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SOPA, PIPA, CISPA: all dead, but the idea still lives on
This year could have seen widespread Web site blocking, censorship and major changes to the Web that would have affected hundreds of millions of users around the world. From the Stop Online Piracy Act (SOPA) to the PROTECT-IP (PIPA) bills, and not to mention Cyber Intelligence Sharing and Protection Act (CISPA), these bills were shelved thanks to the sheer power of online protests.
Instead of the catastrophe landing on the doorstep of ordinary Web users, the embarrassment came to Congress after the author of SOPA -- arguably the worst bill of them all -- was shelved by its author, Rep. Lamar Smith (R-TX), who clearly didn’t expect much the Web to black out in a 24 hour protest at the controversial anti-piracy bill.
Still, the idea of legislative action lives on, and no doubt there will be more bills along the way -- even if one silly politician thinks it's a good idea to draft a bill that would bar Congress from messing with the Internet.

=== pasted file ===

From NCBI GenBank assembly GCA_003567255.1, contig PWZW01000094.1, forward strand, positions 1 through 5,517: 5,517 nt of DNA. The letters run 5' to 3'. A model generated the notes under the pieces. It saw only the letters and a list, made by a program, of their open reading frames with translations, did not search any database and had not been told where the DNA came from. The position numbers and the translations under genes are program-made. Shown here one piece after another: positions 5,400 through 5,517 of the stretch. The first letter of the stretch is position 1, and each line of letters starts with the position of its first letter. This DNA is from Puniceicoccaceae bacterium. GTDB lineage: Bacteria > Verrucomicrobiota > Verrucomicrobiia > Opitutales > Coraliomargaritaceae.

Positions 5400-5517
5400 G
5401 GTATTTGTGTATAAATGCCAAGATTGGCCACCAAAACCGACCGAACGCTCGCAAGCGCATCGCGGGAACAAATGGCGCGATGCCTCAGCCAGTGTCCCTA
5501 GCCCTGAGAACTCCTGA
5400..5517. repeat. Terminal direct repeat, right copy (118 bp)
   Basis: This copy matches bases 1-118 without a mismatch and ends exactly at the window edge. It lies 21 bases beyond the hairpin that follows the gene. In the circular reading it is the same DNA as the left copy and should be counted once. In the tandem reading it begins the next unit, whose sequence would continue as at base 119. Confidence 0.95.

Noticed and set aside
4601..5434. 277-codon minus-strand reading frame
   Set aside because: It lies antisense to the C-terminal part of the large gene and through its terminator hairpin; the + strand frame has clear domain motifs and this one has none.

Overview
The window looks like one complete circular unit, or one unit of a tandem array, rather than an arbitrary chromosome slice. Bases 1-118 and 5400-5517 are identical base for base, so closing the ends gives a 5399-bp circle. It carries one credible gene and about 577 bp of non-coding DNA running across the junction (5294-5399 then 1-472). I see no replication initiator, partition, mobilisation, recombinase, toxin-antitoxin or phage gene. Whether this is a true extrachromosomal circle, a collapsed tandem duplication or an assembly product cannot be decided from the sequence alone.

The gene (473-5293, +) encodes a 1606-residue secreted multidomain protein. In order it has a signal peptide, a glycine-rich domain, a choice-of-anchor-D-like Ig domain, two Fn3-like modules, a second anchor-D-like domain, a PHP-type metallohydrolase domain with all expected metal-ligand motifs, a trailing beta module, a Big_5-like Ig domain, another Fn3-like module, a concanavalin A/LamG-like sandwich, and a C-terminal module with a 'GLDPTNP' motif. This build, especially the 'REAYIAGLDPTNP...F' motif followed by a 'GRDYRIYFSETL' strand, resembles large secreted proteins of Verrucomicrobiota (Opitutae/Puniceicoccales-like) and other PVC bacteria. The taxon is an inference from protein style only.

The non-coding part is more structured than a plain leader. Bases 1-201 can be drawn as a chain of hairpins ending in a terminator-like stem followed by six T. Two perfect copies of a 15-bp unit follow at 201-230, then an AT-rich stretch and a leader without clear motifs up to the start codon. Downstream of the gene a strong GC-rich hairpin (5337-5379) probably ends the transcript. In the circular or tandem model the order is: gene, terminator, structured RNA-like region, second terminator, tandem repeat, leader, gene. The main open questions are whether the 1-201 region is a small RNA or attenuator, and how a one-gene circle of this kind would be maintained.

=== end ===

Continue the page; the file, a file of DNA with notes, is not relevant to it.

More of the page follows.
Search giant Google really annoyed the European 27 member-state bloc after it decided to consolidate its 60-plus privacy policies across its services into one, single policy. Google said it would enhance the experience for users, but critics warned that it would make it far easier to collect data on users, and users could not opt-out of the policy without the user pulling the plug on the service altogether.
Only a few services were exempt -- Google Apps, Google Chrome, and Google Wallet -- but for the remaining users of Search, Gmail, Google+ and so on, they remain vulnerable to having their data collected by advertisers (albeit anonymously), which may make it easier
And Europe wasn't happy, not one bit. After the EU regulators gave their verdict, while Google hadn't directly breached EU data protection laws, it was told to review and change the policy, leaving the search giant rather red faced.
Spinning corporate doors at Yahoo
Former Yahoo chief executive was ousted as the former Web portal giant after he was found to have faked his resume. He claimed that he graduated with a computer science college degree, but one company shareholder discovered that this was far from the truth. Despite ample opportunities to correct the mistake, Thompson failed to, and was ultimately kicked out of the company. Well, he 'resigned,' but plenty of people were lining up to give him a forceful shove if he didn't go quietly.
Former Google executive Marissa Mayer jumped in a few weeks later as Yahoo's new chief executive, making her the fifth chief executive at the company in just two years. That revolving door of top bosses just keeps spinning, but hopefully Mayer can stick around for longer than her predecessors.